Dog Bite | Animal Behavior Expert Witness For Attorneys

Richard H. Polsky, PhD, CDBC
Los Angeles, California

“Bringing the science of animal behavior to attorneys”


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Jury awards $150K for Rottweiler attack on veterinary technician in Virginia

Rottweiler dog bite expert, Richard Polsky, PhD, describes a case in which a jury in Virginia awarded $150K to a veterinary technician as a result of a Rottweiler attack that caused injuries to her mouth. The victim required multiple surgeries. The Rottweiler3verdict was rendered in July 2014.  The incident occurred in March 2011.

The fact pattern in this dog bite incident was as follows: The attack happened while the technician was in the presence of the Rottweiler inside the examination room at the Hickory Veterinary Hospital in Chesapeake, Virginia.  Evidence presented at trial showed that the eight-year-old Rottweiler, named Harley, had multiple episodes of aggression towards people prior to the incident, and that the owners knew about this dog’s aggressive disposition.  Plaintiffs argued that the defendant/owners did not do enough to protect the plaintiff from Harley.  Medical costs for the plaintiff exceeded $28,000.  Initially, the lawsuit sought $300,000 in damages.  It is not clear if the veterinary hospital was brought into the lawsuit, or if an animal behavior dog bite expert witness was used by either the defense or plaintiff.

According to the news report about the incident which this author reviewed, it is not clear what transpired between the technician and the dog just prior to the bite. However, it is likely that the technician was within arm’s reach of the dog and directing some behavior towards the dog.  Given that she was bitten in the face, she may have been restraining the dog or engaging it in some procedure, perhaps with the assistance of another worker at the veterinary hospital.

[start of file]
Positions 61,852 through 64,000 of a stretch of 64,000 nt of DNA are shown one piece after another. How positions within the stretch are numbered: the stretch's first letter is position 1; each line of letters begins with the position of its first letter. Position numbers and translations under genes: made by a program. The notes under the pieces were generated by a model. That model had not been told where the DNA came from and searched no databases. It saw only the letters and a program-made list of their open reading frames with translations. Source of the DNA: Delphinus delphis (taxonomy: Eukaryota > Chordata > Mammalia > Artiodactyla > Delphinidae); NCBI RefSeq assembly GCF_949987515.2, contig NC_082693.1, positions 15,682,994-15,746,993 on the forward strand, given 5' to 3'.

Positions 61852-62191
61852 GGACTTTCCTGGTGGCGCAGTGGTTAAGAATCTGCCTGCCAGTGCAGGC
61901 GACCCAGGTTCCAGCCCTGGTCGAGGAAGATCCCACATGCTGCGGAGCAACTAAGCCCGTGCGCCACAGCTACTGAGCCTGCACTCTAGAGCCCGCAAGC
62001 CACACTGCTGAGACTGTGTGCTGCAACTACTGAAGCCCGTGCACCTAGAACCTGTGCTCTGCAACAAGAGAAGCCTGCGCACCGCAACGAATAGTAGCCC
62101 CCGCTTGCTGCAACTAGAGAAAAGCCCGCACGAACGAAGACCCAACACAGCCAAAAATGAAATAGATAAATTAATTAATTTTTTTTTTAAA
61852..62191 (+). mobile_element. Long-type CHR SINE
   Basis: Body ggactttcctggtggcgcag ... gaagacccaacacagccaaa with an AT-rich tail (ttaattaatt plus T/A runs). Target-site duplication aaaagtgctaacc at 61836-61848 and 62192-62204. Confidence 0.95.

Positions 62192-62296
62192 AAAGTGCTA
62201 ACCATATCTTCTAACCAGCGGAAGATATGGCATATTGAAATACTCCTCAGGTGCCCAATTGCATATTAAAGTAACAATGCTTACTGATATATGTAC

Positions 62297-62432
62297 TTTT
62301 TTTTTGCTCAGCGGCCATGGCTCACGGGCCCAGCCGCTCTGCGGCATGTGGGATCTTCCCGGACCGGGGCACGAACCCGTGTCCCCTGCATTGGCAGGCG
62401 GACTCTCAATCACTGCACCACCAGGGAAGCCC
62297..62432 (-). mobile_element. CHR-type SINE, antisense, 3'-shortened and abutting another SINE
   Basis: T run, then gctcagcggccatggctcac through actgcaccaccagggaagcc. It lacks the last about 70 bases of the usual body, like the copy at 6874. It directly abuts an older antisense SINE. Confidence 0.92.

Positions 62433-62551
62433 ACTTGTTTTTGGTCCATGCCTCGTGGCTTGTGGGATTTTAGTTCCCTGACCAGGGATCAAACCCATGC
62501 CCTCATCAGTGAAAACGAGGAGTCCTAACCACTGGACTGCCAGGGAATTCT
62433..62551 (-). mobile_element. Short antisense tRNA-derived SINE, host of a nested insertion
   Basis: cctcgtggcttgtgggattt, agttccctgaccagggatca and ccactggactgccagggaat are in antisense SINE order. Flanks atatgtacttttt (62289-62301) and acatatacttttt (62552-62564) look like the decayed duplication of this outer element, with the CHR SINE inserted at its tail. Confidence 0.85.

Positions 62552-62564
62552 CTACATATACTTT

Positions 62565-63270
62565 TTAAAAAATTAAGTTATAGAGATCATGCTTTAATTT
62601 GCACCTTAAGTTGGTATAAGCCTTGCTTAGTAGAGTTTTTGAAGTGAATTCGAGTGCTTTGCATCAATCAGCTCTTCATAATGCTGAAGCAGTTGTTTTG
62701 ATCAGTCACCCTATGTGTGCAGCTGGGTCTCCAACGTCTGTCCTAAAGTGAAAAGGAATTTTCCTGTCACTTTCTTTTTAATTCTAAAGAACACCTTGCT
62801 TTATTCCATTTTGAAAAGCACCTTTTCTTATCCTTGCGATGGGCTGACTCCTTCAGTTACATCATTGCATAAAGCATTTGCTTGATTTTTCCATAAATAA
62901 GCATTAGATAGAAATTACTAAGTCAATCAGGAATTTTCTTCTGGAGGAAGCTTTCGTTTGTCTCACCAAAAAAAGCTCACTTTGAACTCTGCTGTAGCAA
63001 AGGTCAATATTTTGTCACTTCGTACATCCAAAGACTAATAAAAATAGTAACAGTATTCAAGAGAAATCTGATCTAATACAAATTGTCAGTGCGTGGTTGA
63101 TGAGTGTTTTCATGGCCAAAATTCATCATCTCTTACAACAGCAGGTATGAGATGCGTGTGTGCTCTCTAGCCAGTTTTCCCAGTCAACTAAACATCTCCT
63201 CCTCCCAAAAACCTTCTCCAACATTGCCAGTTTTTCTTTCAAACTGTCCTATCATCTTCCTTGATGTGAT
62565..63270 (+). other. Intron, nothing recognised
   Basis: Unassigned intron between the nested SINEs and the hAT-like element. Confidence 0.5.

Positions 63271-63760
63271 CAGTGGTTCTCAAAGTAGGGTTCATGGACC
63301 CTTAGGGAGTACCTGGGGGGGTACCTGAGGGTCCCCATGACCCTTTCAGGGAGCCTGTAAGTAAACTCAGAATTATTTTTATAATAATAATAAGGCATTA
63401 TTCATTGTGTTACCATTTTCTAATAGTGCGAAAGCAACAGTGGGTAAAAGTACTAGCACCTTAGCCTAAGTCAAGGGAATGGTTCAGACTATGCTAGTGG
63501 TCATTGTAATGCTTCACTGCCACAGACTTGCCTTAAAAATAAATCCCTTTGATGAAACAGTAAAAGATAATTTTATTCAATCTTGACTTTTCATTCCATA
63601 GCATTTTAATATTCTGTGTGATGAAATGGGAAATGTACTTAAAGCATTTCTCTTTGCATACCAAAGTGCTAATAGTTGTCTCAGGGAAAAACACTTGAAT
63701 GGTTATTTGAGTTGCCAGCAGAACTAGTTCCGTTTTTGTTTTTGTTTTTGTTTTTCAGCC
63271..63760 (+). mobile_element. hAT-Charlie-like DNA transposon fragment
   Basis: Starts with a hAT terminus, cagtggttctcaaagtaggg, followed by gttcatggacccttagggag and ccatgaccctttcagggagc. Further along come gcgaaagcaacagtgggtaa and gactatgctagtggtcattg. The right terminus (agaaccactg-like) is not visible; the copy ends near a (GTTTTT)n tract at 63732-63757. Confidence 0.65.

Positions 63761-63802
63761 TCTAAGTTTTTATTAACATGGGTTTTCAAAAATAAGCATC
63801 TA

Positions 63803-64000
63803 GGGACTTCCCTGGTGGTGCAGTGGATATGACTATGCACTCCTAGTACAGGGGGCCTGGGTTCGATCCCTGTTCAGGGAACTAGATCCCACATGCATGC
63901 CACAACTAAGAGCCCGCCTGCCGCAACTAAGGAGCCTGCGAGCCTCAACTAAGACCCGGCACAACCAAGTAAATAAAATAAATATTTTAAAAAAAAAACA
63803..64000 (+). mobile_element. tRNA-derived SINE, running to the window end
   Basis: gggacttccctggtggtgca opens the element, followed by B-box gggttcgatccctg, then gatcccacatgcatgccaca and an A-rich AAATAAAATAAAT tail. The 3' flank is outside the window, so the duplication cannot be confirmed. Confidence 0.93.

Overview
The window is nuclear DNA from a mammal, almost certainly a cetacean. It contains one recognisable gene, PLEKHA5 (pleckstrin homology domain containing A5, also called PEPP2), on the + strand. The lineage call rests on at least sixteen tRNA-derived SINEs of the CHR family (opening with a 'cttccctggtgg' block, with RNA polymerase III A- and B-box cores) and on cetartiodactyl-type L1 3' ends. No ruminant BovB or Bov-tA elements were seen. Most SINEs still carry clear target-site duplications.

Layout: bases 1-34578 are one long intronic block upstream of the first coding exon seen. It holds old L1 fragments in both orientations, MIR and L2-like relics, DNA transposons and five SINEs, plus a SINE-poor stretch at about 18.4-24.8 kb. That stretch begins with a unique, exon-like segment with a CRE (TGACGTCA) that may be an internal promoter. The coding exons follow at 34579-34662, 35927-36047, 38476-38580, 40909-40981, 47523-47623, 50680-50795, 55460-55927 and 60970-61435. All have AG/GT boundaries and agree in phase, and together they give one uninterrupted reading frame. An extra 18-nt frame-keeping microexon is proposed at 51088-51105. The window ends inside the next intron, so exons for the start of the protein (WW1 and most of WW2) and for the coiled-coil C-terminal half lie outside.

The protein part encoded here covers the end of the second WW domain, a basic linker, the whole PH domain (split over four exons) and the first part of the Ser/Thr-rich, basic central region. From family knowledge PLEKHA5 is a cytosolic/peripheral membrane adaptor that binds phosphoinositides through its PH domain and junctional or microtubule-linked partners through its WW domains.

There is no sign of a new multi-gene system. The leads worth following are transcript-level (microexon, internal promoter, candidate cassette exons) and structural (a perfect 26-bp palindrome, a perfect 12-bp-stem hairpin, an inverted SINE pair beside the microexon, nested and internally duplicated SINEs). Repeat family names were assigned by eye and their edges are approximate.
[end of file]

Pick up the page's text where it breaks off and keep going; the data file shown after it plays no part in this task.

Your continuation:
From a legal perspective, given the past history of the Rottweiler, provocation was probably not an valid argument given the context in which this dog bite incident happened. Assumption of risk (i.e. the Fireman’s rule) was also probably a weak defense given what the owners knew about the Rottweiler prior to bringing the dog to the hospital for treatment. The case for the plaintiff probably would not have been as strong without the proof that the defendants had actual knowledge about the dog’s past aggressive tendencies towards people. It is uncertain if the defense argued at trial contributory negligence by the plaintiff for not muzzling the dog during the examination, however.

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Richard Polsky, PhD is an animal behavior dog bite expert witness based in California.  Dr. Polsky is available for consultation and testimony in Virginia concerning Rottweiler dog bite attacks.  He has worked successfully on many occasions with dog bite attorneys nationwide and is available for consultation.